Portability and interoperability of keys

Two important questions in public key systems are:

  1. How do I keep my public key safe?
  2. How do you find and trust my public key?

In general, the public key technology should make the answers to these questions orthogonal.

At the moment, when I uses PGP, I use the PGP web of trust system to figure our which public keys to associate with different people, and I store them in the PGP system, and I use them in conjunction with my own private key pair which is also stored exclusively for signed and encrypted email. The GPG system doesn't have way to use keys I have found on the web, or stored in my physical key-fob.

To make these things work and grow, we should be able to bootstrap trust in one system using another. I should be able to look up your github public SSH key, and convert it into a PGP key and send you an encrypted message. I ought to be able to give you TLS access to a system using your PGP key, and so on. In each case you would have to convert the corresponidng private key from one system to another. This is just administrative format conversion, not rocket science.

Storing private keys

The secure storage of private keys is a crucial function which it seems reasonable to be provided in only a few places, by my Operating System and/or by my browser, and then made available to applications and web applications under my control. I want as a developer to have a standard system API and web API for that.

As a user, I want to

Trust models

While I do want to share the answer to the first question -- private key storage -- across applications, I do not want to share the answer to the second! The second question is about the network of trust which the system creates. Different systems do that in completely different ways. One of the problems with the Public Key Infrastructure as a project was that it divided the world into trusted and trusted things according to the needs foo one particular rather corporate idea about trust. We use it for HTTPS web site identity, but it isn't always a good fit even for that.

As a developer, I want to be able to invent new systemms in which people can do completely new things. I want also to be able to craete new trust systems with new ways of controllling who can do what and who can see what.

Using the web itself

There is an important class of systems which just store the public key on the web, so the owner of the private key can demonstrate they are the author of (have write access to) that web page. This is fine for things like the identity of bloggers, and Indi Web site owners, etc The WebID-TLS system does this.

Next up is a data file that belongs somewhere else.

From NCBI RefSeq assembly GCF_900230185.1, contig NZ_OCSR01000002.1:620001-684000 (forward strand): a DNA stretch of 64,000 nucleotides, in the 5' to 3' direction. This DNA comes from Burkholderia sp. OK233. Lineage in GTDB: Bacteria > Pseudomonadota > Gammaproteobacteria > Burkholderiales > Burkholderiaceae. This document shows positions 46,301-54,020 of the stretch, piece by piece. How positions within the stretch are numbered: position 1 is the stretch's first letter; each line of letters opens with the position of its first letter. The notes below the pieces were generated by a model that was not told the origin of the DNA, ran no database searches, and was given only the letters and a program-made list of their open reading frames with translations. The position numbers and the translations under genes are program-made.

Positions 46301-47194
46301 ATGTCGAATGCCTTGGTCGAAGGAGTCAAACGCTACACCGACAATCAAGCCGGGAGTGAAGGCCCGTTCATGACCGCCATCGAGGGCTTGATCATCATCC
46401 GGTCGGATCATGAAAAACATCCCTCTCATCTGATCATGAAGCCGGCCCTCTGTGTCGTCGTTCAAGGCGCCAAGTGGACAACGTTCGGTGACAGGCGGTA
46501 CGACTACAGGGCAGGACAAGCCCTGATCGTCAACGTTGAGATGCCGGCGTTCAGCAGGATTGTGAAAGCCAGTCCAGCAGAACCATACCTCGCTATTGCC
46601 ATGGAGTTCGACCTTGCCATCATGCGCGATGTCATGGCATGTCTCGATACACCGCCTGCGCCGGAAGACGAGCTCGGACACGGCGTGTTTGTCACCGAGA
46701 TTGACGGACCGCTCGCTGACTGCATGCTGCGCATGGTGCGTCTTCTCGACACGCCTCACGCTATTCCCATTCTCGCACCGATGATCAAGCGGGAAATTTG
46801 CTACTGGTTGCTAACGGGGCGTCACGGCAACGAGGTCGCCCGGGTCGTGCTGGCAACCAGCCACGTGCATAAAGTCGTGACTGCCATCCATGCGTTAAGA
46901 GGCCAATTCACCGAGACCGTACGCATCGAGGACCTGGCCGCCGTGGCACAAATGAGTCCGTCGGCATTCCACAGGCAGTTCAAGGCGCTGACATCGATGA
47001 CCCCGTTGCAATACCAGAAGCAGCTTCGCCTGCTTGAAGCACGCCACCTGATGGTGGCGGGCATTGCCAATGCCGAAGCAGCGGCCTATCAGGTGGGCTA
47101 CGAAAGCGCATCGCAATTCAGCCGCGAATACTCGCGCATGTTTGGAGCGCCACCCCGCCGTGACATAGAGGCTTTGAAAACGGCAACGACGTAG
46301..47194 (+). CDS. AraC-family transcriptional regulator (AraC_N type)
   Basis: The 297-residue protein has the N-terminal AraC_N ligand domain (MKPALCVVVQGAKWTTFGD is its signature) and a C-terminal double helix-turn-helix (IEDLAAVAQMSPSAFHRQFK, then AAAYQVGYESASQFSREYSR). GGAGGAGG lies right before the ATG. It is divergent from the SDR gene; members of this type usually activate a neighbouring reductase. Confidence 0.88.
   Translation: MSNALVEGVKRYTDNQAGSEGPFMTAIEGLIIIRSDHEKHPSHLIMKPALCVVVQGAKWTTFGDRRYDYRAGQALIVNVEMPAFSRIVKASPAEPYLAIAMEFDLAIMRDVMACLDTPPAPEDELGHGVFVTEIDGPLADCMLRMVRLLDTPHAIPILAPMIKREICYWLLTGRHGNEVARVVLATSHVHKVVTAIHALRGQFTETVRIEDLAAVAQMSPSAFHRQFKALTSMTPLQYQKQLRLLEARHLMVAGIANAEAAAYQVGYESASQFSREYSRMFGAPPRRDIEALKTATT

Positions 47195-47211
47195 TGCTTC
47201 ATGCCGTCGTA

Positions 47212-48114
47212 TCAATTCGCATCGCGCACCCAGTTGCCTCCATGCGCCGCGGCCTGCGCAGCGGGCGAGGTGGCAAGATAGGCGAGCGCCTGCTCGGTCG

The take-away here is that as engineer I want to be free to design systems which manage trust in all kinds of powerful ways. I would like to be able to use the public key crypto software which is around, and I don't want my users to have to install another different keychain function: We should be able to use the key storage in the system, while making our own trust management. And in many of those systems, a user may use the same public identity to authenticate with many different parties and many different applications.

Logging in with a web browser

This article has been about public identity, but here we specifically focuss on the web browser.

Unfortunately, to date, the browsers have typically made a really bad job of providing user interface for certificate management. Users need to be able to

and somehow no browsers have managed to do that to date (2018). See a specific article on the handling of client-side certificates in the browser for more depth. Though they will in the end, I am sure,as the need to manage hardware key gadgets becomes apparent even to companies who eschew the generation of private keys by the browser.

Other Constraints on Web developers and users

Another problem has been that the authentication protocols, and the constraints on JS APIs for web developers, have been designed explicitly to make it really hard to have a common public identity across more than one site. That is described as a privacy violation, or leakage between sites, by those intent on securing the Same Origin Policy model of a single user talking to and sharing data with a single web site as an impenetrable silo.


Systems should be designed not only to protext privacy, but also to enable the use Public Identities. Public Key crypto is a clear tool for this, but we need to deploy it much more wideley, massively improve the management of private keys, which should be normally an operting system function, but available to any app and any web app. We need better tools for porting keys between dofferent systems. We must allow llowing engineers to design new systms which invent their own trust algorithms. The browser manufacturers need to urgently deploy this for web site acess and cross-site data access.


Katy Jordan, Academics and their online networks: Exploring the role of academic social networking sites, First Monday, Volume 19, Number 11 - 3 November 2014 http://firstmonday.org/ojs/index.php/fm/article/view/4937/4159 doi: http://dx.doi.org/10.5210/fm.v19i11.4937 and http://firstmonday.org/article/view/4937/4159

WebID in Wikipedia


Decentralized Identifiers (DIDs) v0.7 Draft Community Group Report 15 January 2018

The CrossRef organization

ORCID and the authors' ID in ORCID